Twelve-tone music was invented in 1921 by Arnold Schoenberg and enthusiastically embraced by his students Alban Berg and Anton Webern among others. His feeling was that tonal music had been stretched to its limits by Wagner and Strauss, and that “free” atonal music lacked structure.
Many film composers including Leonard Rosenman, Jerry Goldsmith, Jerry Fielding, and Ernest Gold used tone rows as the basis for some of their scores.
The basic principal is to use all twelve tones roughly equally so that they are related only to each other and not to keys. (And yet, somehow Berg sounds more “melodic” than Schoenberg or Webern.)
In Pic 1, you can see a basic, or Prime, tone row. Notice that all 12 tones have been used with no note appearing twice.
In Pic 2, you see a Retrograde version of the note row, meaning it is the same notes in reversed order.
Here in Pic 3 is where it starts to really get interesting. This is an Inversion of the tone row. The original version of the tone row goes down a minor 2nd, then down a minor 3rd, then up an augmented 4th, etc. The inversion does the opposite: goes up a minor 2nd,up a minor 3rd, down an augmented 4th, etc.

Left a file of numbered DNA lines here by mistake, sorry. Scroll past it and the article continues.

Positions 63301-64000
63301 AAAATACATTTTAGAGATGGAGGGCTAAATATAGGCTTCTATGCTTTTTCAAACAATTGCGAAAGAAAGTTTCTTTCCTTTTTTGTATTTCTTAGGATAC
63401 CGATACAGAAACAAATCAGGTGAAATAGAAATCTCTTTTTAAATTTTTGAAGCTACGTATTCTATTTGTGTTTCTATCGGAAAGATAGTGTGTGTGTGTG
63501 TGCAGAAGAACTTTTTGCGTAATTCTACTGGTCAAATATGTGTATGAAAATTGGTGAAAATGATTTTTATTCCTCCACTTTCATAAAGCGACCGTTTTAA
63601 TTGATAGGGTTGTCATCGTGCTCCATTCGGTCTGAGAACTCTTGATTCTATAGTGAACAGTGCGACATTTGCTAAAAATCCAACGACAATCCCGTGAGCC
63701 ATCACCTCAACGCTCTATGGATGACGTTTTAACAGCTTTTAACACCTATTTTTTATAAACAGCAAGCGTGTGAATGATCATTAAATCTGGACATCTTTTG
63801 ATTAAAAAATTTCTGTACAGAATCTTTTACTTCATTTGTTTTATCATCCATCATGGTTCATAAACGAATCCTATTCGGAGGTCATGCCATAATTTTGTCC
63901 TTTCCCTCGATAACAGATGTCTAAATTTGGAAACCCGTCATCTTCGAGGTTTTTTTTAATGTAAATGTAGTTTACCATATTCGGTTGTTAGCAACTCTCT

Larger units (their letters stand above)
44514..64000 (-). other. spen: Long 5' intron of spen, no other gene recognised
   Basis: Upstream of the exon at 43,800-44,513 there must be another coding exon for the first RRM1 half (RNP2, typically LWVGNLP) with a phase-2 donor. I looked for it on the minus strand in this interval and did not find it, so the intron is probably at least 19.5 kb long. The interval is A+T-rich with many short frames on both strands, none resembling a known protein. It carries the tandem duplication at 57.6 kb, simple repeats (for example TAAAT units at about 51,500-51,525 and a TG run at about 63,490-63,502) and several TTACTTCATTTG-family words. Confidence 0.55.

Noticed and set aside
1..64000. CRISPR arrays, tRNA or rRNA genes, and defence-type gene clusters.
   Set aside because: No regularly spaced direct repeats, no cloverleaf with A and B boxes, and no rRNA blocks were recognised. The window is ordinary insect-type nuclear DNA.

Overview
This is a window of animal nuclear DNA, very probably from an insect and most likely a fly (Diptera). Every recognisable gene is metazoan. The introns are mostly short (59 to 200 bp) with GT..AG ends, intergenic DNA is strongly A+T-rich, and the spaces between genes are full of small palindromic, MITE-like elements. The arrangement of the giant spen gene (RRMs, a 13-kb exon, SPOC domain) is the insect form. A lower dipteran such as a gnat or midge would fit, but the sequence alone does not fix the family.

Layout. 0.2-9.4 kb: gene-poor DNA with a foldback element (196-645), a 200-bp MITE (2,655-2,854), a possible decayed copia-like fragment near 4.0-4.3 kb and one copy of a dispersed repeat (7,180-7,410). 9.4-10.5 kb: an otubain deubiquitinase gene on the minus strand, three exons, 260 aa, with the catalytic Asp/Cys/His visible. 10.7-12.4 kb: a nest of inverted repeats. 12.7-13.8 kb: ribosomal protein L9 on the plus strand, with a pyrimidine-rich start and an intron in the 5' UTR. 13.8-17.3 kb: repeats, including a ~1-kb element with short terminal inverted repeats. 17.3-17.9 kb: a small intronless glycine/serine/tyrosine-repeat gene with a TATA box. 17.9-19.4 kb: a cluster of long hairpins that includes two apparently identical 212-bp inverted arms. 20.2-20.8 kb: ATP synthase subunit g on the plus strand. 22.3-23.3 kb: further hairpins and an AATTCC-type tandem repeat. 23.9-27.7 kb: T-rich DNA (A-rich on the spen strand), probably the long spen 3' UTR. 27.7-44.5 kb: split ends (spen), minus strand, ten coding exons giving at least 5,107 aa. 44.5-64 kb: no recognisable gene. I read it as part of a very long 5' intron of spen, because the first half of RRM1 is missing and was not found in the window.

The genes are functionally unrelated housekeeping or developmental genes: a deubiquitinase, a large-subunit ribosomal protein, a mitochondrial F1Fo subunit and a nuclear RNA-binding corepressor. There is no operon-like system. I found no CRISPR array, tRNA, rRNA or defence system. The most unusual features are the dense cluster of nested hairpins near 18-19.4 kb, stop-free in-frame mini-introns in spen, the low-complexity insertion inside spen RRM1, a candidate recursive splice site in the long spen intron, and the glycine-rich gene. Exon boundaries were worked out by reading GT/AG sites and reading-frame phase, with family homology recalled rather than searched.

And finally in Pic 4, we have the inverted row in retrograde, known as the Retrograde Inversion.
In Pic 5, here is all of them.
Now Schoenberg, Berg, and Webern composed quite differently with these. Usually they assigned numerical values to each note, e.g., 0, 1, 2, etc. and formed matrixes to compose with. You can find information all over the internet about this. But for our purposes we are just trying to play with these in a musically interesting manner to stretch our ears a little.
One common misconception is that notes cannot be repeated until all 12 tones are used. They can and usually are, but in the beginning I suggest you do so minimally.
In Pic 6, here is a little piece I did for fun. The flute is playing the basic (Prime) tone row, while the clarinet is based on the Retrograde. The bassoon starts with the Inversion and then utilizes the Retrograde Inversion, while the harp is just playing notes from all of them with the idea of avoiding tonal implications.
As you can hear in audio example 1, this experiment that I did in fifteen minutes did not result in great music:
However, if you do a fair amount of this you will find that music that previously would have sounded strange to your ears no longer sounds quite as strange, much as like listening to a foreign language over time. You may even find yourself starting to sprinkle aspects of these principles into your own compositions, even if not composing strictly 12-tone music per se. And when you are feeling creatively blocked, it can be very freeing because it simply gets you writing again.